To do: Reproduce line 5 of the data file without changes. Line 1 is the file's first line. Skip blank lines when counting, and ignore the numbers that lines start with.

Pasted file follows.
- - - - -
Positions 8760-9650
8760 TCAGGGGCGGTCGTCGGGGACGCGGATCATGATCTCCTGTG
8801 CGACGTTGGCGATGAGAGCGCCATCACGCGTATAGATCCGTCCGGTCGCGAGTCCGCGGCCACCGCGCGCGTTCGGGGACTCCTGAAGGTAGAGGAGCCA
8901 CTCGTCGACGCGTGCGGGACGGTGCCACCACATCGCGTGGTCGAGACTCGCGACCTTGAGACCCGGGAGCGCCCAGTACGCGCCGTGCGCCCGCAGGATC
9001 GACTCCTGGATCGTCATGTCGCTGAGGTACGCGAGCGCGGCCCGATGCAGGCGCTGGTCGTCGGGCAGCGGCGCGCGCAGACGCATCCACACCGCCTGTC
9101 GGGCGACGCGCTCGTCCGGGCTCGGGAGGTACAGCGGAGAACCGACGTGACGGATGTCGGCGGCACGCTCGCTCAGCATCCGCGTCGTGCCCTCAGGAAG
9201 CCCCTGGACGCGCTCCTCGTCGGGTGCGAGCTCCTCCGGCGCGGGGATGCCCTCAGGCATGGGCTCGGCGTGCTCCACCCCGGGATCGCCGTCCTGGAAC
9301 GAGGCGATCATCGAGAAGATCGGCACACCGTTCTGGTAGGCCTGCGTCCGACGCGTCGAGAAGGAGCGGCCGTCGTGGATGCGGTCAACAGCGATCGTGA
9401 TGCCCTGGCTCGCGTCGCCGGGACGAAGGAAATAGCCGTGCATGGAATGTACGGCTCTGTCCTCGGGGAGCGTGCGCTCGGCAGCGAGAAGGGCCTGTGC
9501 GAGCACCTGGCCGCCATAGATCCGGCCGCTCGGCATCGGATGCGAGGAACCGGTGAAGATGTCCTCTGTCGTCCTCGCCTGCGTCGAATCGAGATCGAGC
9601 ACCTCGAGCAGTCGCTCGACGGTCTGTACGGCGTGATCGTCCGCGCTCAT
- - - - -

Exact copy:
9001 GACTCCTGGATCGTCATGTCGCTGAGGTACGCGAGCGCGGCCCGATGCAGGCGCTGGTCGTCGGGCAGCGGCGCGCGCAGACGCATCCACACCGCCTGTC